3. jcnorton says:

    Being a freelance graphic designer along the way (and realizing that I have absolutely no business acumen whatsoever, and never will), I so relate to what you’re sharing. Who knew that cotton balls soaked in witch hazel got rid of under-eye bags? Thanks for the tip 🙂

    1. admin says:

      Yes! Witch Hazel, one of the active ingredients in hemmorhoid (sp?) treatment will help under-eye bags. Preparation H under your eyes can be used but only in extreme circumstances because it has a steroidal component as well that will ruin your skin over time, and will ruin your eye immediately if you get any in it. I save the ‘roid cream for only the most dire of circumstances.

  4. Wayne Rocheleau says:

    Good story. And, I can tell you really mean it.

    1. admin says:

      Oooh I really do mean it. I know a few other people who would like to story like they mean it as well.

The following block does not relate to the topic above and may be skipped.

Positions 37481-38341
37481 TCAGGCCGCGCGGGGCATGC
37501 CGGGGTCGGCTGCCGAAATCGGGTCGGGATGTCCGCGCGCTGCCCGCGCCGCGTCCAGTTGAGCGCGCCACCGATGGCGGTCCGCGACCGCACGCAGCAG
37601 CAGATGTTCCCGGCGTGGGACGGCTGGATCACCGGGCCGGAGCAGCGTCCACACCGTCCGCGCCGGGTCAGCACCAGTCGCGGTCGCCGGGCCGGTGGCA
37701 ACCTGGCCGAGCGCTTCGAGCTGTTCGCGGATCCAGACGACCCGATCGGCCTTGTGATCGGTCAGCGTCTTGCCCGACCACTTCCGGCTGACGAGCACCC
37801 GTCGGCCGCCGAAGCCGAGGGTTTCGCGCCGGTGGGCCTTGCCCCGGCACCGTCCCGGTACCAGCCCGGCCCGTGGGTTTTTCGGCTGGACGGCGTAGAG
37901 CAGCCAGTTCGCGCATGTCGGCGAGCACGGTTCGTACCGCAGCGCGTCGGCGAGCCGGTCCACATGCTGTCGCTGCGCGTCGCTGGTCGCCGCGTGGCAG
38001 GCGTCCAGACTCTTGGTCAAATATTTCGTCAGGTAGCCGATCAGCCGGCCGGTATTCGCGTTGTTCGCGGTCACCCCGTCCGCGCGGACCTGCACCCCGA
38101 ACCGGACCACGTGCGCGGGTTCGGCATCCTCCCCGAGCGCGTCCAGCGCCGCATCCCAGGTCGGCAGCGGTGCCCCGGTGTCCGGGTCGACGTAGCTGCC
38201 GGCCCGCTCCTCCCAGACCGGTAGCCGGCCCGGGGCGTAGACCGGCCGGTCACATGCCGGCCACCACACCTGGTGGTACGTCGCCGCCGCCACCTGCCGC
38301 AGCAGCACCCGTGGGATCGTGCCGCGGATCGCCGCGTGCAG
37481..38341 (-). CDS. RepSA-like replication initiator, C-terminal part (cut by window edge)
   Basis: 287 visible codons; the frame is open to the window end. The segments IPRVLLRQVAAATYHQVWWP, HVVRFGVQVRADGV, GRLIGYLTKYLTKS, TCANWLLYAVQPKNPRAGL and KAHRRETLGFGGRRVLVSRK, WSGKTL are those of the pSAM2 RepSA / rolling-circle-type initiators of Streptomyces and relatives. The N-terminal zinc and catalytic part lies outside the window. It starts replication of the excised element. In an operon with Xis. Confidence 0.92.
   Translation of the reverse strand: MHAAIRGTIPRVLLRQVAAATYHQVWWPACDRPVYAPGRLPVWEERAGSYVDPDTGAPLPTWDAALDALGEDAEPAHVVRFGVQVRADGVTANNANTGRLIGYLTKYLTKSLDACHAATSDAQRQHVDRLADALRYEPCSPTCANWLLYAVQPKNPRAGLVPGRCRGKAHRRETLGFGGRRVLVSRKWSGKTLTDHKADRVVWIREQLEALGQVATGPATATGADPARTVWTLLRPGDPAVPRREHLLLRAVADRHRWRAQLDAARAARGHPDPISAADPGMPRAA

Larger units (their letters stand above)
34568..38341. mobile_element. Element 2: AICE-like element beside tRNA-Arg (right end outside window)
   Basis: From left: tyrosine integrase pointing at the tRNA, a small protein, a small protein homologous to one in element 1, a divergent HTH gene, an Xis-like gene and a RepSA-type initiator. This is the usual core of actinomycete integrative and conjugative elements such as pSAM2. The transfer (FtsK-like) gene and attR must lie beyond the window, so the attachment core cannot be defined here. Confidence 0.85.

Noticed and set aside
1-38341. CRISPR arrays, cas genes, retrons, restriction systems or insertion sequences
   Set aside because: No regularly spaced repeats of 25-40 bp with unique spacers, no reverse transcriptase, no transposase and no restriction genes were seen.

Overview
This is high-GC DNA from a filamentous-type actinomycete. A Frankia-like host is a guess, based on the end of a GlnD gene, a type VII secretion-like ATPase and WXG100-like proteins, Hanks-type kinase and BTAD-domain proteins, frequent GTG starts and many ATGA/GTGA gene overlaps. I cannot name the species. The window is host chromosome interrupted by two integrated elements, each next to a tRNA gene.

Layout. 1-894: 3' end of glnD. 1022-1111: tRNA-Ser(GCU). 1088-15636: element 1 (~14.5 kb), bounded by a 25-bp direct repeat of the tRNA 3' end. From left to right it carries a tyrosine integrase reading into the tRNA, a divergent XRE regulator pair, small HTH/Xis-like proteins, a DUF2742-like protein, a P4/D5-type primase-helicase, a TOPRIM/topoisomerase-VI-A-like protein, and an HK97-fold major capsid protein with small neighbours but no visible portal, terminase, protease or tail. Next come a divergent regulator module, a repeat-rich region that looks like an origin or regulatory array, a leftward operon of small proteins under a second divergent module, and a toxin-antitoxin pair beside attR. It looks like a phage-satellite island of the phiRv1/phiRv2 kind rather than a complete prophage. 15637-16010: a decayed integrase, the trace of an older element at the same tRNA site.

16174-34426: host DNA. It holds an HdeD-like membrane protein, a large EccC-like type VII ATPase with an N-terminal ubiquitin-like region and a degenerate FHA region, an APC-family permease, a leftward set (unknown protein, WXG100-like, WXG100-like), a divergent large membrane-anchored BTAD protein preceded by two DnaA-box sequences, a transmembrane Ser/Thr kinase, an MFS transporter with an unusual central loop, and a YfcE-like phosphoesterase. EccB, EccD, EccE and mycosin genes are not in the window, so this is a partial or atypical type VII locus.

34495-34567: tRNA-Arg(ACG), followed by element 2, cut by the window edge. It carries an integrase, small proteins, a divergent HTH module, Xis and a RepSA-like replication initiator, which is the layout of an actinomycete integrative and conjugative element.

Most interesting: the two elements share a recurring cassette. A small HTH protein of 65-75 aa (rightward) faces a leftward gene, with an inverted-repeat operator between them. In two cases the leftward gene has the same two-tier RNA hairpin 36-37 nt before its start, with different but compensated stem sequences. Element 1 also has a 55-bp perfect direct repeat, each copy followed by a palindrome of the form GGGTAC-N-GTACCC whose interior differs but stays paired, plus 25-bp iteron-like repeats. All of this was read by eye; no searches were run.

5. Kathy says:

    You could be an investigative reporter! So many of us have fallen for these stupid scams, but rarely admit it! Bow tie bandits are everywhere! Thanks for putting it so comically.

  6. Ken Orabone says:

    I can relate to this in many ways, except I was lucky enough to not have met Bow Tied Bandit. We moved back to RI in the middle of 2008 as the economy was tanking. I went through similar fun starting up my own computer support business; clients who counted the minutes I was working on their computer, god-awful “business community” meetings socializing with people who would never buy my services (nor I theirs), and desperate to make it all work somehow.

    Bow Tie guy would have eaten me for lunch if he had gotten his hands on me around that time…

    1. admin says:

      But you stuck with it and made it work, which is more than I can say for myself. Thanks so much for taking the time to comment.

      1. Ken Orabone says:

        Actually, I finally got the point where I realized I was not going to be able to support myself with the few clients that were calling. I finally had to make the decision to go back to working for someone else in order to make enough to survive here in RI.